SEEK and you will find... a new Cremorne headquarters

Architecture practice HASSELL is heading design efforts for a new office development with an end value of $163 million that will see job search firm SEEK take root within Cremorne.

The atypically shaped campus-style building was lodged with City of Yarra earlier this month, nominating a large land parcel at 60-88 Cremorne Street as SEEK's new headquarters. Arthur Land Pty Ltd is the listed land owner and applicant within planning documents, although The Australian has nominated Gus Coopers' Cremorne Properties as the developer.

60-88 Cremorne Street's double-peaked roof along with a smaller annex building will encompass 29,493sqm of commercial floorspace. The bulk will tend to the needs of SEEK, with additional space dedicated toward retail, a wellness and education centre and a tech incubator.

Currently, at 541 St Kilda Road, SEEK's 800 local employees will be shifted to the purpose-designed Cremorne complex upon its completion.

60-68 Cremorne Street application summary

Street level perspective of Seek's new headquarters. Planning image: HASSELL
  • Frontages to Cremorne Street, Blanche Street and Parkins Lane
  • 6,734sqm site
  • Proposed seven storey building at 36.2 metres to top of architectural ridgeline
  • 3,500sqm floor plate across lower levels
  • Education centre with capacity for 68 students
  • 156sqm indoor recreational facility
  • 231 car parking spaces and 309 bicycle spaces within two level basement
  • 454sqm across three retail spaces
  • 390sqm terrace on level six
  • 635 jobs during construction

In HASSELL's words

Inside Seek's proposed headquarters. Planning image: HASSELL

A ‘Contemporary Warehouse’ approach has been adapted with modern form, finished in traditional materials. The approach achieves a building that is both strong in form and sensitive in footprint.

Leveraging from the industrial heritage of Cremorne, the proposal at 60 Cremorne Street Cremorne, will seek to provide a highly integrated and diverse language of materials and form to reinforce its place within the existing urban and historical context.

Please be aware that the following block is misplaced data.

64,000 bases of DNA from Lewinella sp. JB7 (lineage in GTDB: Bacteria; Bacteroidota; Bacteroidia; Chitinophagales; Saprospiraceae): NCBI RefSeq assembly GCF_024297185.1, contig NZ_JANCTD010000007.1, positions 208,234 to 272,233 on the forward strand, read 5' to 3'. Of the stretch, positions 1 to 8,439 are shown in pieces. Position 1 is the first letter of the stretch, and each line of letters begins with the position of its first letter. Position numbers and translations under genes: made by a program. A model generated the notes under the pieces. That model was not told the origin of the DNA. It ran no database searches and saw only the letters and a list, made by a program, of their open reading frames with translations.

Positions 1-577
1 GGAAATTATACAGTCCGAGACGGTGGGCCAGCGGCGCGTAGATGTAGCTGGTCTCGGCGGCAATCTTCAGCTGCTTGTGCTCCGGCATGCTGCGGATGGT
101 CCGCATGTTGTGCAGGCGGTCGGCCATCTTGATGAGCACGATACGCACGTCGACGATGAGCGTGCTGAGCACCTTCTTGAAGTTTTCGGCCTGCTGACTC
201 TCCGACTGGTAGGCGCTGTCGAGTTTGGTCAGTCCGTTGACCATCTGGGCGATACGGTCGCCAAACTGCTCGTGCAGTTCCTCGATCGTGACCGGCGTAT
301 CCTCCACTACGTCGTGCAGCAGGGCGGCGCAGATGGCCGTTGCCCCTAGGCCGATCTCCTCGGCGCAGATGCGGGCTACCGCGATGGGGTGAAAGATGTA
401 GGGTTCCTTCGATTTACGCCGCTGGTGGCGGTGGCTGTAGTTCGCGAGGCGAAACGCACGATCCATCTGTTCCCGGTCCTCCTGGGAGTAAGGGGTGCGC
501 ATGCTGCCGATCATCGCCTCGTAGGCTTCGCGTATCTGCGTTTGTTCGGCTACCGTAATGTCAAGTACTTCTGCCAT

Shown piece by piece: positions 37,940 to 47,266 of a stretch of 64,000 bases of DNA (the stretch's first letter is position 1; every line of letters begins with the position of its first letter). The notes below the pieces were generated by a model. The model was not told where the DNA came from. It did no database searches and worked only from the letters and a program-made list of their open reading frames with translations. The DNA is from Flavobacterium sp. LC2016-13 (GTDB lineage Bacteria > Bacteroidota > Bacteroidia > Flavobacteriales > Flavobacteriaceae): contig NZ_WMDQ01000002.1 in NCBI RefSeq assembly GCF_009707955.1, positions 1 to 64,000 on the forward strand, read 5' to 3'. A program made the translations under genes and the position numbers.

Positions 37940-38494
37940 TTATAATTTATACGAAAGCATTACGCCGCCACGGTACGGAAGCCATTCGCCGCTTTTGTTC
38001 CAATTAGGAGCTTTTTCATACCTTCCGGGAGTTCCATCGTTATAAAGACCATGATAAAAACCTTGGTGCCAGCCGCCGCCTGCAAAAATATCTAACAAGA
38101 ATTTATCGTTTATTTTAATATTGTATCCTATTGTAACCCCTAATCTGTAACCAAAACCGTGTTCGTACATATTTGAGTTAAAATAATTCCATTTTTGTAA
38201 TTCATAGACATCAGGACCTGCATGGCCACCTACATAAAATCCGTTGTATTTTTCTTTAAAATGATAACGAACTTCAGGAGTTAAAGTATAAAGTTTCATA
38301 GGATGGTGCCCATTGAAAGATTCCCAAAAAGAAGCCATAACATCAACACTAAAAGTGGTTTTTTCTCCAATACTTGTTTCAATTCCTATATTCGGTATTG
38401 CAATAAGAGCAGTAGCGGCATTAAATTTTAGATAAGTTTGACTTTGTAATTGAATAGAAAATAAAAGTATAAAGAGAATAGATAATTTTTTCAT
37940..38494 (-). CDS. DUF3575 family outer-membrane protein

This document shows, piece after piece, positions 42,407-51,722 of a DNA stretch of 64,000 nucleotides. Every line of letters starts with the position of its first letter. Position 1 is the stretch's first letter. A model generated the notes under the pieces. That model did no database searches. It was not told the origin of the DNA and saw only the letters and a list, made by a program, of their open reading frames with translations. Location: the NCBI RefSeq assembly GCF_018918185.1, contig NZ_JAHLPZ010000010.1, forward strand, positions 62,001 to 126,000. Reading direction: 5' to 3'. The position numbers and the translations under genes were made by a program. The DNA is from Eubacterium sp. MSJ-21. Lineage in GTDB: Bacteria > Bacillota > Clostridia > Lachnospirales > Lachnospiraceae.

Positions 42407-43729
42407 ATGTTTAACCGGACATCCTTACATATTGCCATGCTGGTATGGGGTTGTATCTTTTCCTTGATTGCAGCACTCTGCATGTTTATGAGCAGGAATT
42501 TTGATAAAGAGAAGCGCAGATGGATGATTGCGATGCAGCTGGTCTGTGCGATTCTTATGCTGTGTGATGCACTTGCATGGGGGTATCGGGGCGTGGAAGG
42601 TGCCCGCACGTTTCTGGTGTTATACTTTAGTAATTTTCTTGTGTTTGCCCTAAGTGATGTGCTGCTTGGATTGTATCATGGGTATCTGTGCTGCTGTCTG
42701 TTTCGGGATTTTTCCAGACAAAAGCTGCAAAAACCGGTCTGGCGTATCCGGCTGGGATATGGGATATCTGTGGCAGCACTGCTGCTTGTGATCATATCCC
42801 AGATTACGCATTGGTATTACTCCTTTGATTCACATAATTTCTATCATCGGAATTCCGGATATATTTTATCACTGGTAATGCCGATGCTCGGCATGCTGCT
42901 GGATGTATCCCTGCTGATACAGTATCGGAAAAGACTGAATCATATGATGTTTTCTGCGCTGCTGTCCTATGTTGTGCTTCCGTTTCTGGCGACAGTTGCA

The intent of a ‘contemporary warehouse’ is driven by the gabled brick roof forms which are prolific throughout Cremorne, most notably the former Cremorne Street State School, listed on the Victorian Heritage Database, which is directly adjacent to the subject site.

The external architectural response cleverly reinterprets the historic buildings which occupied Cremorne and the wider Richmond area through a composition of materials and building form.

This outcome addresses policy aspirations within the Swan Street Structure Plan to ensure that new buildings “reinforce the industrial and commercial building character of the precinct” and “to promote development that responds to the diverse character and architectural styles of the precinct’s existing built form.

Urban Context Report, HASSELL

Greening and softening

Green aspects. Planning image: HASSELL

Each floor will include winter gardens, alternating between east and west facades from level to level. Serving the needs of SEEK's staff, the winter gardens also soften the buildings external appearance.

HASSELL's integrated approach to 60-88 Cremorne Street's green appearance also sees a considered outcome to the proposal's street frontages. All four frontages feature accessible paths for foot traffic and social engagement, along with varying degrees of greenery at street level.

The ground floor is as much about Cremorne’s community as it is the building’s occupants – an incubator space, a networking zone, an event platform, and an opportunity to connect over a quick bite.


The expected new street level activation is a far cry from the fenced off, gravel car park that currently occupies the site.

60-88 Cremorne Street development team

  • Developer: Cremorne Properties
  • Architect: HASSELL
  • Project Manager: Case Meallin
  • Planning: Contour Consultants
  • Landscape Architecture: HASSELL
  • Traffic: GTA
  • Services, Acoustics, Structure, Fire & ESD: ARUP
  • Waste: Leigh Design
  • Heritage: Bryce Raworth
  • 3D visuals: Scharp
  • Economic: Urbis


George D's picture

This looks fabulous. A nice change from the square-glass-box that predominates in developments of this size. I hope it gets over the line.

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3000's picture

I'm a fan.

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